Six Moffat County 4-H/FFA members competed in livestock competition during the National Western Stock Show hosted last month in Denver. Competing were Andrea Maneotis, Alexi Goodnow, Jerica DeLong, Brice White, Call Camblin, and Mackenzie Camblin. The results of competition are as follows:
This month local youth and adults are exhibiting animals, competing in the rodeo, or otherwise participating in events at the National Western Stock Show in Denver. My granddaughter Megan is competing in livestock competitions, too, and when she talks about the Stock Show it brings back memories of the years (and years and years) ago when I was a 4-H member. As a teenager, I exhibited steers at the National Western.
It’s cold outside, and everybody’s talking about it. Here at Pipi’s Pasture it is a little warmer than in Craig, but no matter whether the thermometer reads -24 degrees or -30 degrees, one thing is for sure—it’s plenty cold. There are signs typical of the changing seasons on a ranch or farm. You know that it’s a cold winter because:
This week I came upon a recipe that brought back memories. It came from a time when I was a young mother. I did a lot more cooking then. I’m not sure why—perhaps I just had more energy.
Four Moffat County 4-H members and one 4-H member formerly of Moffat County competed in the 2013 Arizona National Livestock Show in Phoenix, held the last week of December 2012. Exhibiting livestock were Call and Mackenzie Camblin of Maybell, Andrea Maneotis and Jerica DeLong of Craig, and Megan Prather of Bailey, formerly of Craig.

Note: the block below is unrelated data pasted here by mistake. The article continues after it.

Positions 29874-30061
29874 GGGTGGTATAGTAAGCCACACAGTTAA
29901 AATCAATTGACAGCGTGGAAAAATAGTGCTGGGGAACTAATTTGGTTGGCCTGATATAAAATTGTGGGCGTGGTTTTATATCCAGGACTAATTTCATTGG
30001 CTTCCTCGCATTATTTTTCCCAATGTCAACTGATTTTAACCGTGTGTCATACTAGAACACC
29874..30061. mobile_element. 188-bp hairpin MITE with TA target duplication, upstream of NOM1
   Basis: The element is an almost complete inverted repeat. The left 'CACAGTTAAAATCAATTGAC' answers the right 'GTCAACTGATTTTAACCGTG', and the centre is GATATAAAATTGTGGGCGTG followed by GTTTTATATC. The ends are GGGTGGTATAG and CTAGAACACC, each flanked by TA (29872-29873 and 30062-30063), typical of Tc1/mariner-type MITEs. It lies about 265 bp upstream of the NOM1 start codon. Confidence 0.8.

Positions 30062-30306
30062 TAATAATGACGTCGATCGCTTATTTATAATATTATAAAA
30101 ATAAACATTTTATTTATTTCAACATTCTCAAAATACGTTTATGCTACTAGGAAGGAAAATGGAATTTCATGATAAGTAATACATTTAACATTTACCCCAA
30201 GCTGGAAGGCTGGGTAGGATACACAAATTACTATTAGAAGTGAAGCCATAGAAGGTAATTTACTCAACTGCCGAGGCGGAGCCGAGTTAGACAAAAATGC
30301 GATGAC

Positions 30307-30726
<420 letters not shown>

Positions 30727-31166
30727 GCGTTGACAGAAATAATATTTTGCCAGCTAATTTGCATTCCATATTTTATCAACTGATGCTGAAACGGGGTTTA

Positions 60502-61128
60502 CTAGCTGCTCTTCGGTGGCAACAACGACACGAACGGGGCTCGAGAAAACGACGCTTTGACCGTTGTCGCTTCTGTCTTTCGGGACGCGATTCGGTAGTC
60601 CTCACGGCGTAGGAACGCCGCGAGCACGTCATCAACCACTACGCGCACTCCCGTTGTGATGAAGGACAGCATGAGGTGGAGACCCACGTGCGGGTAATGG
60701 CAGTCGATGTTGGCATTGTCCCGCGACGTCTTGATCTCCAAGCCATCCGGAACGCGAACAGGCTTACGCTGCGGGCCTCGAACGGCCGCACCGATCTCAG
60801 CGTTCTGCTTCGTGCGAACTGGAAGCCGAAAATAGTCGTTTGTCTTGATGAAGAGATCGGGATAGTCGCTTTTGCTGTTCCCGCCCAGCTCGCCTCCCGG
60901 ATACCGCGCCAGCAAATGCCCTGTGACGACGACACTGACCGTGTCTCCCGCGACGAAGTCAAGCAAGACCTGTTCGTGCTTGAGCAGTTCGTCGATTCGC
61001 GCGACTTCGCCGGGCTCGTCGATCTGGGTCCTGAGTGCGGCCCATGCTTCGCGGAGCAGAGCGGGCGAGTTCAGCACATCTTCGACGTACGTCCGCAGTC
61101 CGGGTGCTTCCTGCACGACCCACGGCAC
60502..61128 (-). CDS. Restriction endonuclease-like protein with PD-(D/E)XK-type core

Boy, has it been cold, and if the weather forecast is correct we’re in for some more frigid temperatures this weekend. I don’t know about you, but as far as I’m concerned, there’s nothing that hits the spot than a pot of hot homemade soup when it’s cold outside. The soup smells so good when it’s cooking, too.
Awhile back some readers and I were talking about mincemeat. These days, people mostly use canned mincemeat to make their pies, but when I was growing up, women made their mincemeat “from scratch.” I never paid much attention as to the ingredients because I have never liked mincemeat. So this week as I was looking through “Cattlemen’s Favorite Beef Recipes,” a brochure printed by the Colorado Cowbelles in 1957, I found this week’s recipe. I had no idea there were so many ingredients in mincemeat! Please keep in mind, should you ever decide to use the recipe, that food safety guidelines have changed since 1957. I’m not sure what the safety guidelines would be for preparing food in crocks. Check it out.